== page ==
Maintenance looks more predictable from the cloud

Mike Bacidore says cloud computing is an opportunity to pool data for better analytics.

By Mike Bacidore, chief editor

As we leave February in the rearview mirror and speed headlong into March, let’s check the GPS, or, better yet, ask Siri where we’re headed. Siri is an application that works on Apple’s iOS. But it is so much more than just another app.

Siri is the automated intelligent personal assistant whose help is there for the asking. It understands your natural speech and will even ask you for more information, if necessary. You’ve seen and heard the ads on TV — “From now on, I’ll call you Rock God, OK?”

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When you receive information from Siri, you also share information with Siri, just like you would a real personal assistant. Siri knows all. And, because Siri exists in the Cloud, it grows smarter by the second, pooling, assembling, and analyzing data from all users and giving it an almost Borg-like collective intelligence. Resistance is futile.

You will be assimilated.

The information superhighway is paved with technology and driven by data, but ideas on where we’re going are far from road-tested. My favorite place to kick the tires on informed speculation and bankable prediction is at the ARC World Industry Forum. This year, almost 700 individuals from 21 countries attended. Andy Chatha, president and CEO of ARC Advisory Group (www.arcweb.com), began the conference with his annual assessment of what’s important — this year identifying the top four transformational technologies. And cloud architecture was right there among them, along with social media, analytics, and the mobile Internet.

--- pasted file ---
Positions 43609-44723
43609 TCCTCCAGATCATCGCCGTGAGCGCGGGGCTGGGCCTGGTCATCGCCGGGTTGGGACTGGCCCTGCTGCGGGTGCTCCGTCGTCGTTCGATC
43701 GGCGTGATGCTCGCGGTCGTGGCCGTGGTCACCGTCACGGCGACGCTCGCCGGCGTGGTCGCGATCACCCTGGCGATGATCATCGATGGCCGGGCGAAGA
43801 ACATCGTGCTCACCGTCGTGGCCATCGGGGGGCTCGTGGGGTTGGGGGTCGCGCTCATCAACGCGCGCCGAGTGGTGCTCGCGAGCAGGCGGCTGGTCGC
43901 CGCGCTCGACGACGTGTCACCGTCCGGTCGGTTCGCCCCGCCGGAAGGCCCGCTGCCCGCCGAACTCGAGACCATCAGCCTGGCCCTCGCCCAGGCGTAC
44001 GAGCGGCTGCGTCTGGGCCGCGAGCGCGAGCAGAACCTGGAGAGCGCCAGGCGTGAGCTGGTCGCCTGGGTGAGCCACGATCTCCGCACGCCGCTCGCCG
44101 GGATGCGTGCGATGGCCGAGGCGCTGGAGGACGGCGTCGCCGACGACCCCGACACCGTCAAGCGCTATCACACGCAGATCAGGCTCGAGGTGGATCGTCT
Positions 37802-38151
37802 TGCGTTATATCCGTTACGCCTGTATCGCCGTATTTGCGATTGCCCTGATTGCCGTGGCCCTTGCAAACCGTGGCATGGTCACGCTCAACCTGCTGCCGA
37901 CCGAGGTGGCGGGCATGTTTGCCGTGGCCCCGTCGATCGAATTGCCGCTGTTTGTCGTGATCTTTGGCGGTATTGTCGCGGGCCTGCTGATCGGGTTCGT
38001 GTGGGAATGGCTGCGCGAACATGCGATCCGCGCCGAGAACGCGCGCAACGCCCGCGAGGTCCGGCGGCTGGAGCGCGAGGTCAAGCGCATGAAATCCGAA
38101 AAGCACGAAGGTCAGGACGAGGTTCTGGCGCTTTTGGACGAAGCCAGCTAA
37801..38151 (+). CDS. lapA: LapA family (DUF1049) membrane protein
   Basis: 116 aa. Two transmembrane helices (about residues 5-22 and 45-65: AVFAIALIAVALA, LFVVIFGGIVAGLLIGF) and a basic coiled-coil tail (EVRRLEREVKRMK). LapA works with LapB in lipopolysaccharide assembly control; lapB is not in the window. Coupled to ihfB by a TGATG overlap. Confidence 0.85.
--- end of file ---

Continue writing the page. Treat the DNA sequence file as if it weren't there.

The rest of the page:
“These are no longer consumer technologies,” he explained. “They have matured to the point where you can use them across the enterprise.”

Social media means being always connected with faster response and immediate access to experts. Analytics are now much easier to use. They can now run in seconds, instead of days. And the struggle or challenge with the mobile Internet is in managing all of the devices. “There are now more mobile devices than there are people on this planet,” said Chatha.

The information superhighway is paved with technology and driven by data, but ideas on where we’re going are far from road-tested.

His cloud architecture is a bit less ambitious than that of the Borg, but for good reason. Industrial manufacturers aren’t interested in how to defeat the Starship Enterprise or in how to play “London Calling” on the guitar. They’re interested in production efficiencies, which include optimizing uptime and managing asset health. The architecture would include, for example, an E&D applications platform and an operations applications platform within an enterprise applications platform — clouds within the cloud, explained Chatha.

John Berra, former chairman of Emerson Process Management (www.emersonprocess.com), shared a real-world application of the concept, when he explained how one company reduced its total maintenance costs by 30% from using the predictive intelligence it had collected from 27 plants in its own private cloud.
Road-tested? Yes. Driven by data? Absolutely. Transformational? You betcha.

The path to manufacturing profitability is a winding road that is best seen and understood from the bird’s-eye view. The more information we’re able to analyze, the smarter our maintenance strategies become. Surrender your data.

Resistance is futile.